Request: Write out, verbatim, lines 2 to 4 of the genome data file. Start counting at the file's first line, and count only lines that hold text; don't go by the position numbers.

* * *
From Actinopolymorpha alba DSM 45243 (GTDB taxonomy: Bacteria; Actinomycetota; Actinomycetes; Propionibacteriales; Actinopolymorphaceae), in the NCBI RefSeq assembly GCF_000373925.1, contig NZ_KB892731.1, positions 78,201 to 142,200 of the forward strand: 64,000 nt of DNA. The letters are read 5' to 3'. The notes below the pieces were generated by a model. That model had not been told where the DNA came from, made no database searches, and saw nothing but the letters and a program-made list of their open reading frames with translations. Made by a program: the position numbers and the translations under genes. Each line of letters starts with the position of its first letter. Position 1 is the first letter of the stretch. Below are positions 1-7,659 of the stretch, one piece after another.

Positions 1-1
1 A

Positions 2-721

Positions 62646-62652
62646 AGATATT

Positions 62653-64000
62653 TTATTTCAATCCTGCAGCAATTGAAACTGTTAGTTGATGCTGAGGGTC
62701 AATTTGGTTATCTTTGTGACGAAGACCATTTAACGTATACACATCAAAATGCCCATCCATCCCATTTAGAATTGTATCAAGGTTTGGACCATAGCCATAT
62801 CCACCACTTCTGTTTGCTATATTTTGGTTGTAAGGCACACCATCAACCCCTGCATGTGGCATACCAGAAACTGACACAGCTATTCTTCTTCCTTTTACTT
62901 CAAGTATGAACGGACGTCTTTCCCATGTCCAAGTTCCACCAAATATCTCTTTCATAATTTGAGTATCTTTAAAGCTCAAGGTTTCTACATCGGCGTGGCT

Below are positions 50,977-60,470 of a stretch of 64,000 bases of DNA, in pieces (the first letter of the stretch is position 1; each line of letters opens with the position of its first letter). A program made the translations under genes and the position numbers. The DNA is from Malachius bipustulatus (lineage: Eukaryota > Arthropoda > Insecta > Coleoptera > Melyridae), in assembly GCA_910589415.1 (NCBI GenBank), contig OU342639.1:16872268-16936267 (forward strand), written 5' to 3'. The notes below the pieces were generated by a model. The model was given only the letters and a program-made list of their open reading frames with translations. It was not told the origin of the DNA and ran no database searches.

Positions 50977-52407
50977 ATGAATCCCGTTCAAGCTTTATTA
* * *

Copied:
Positions 1-1
1 A

Positions 2-721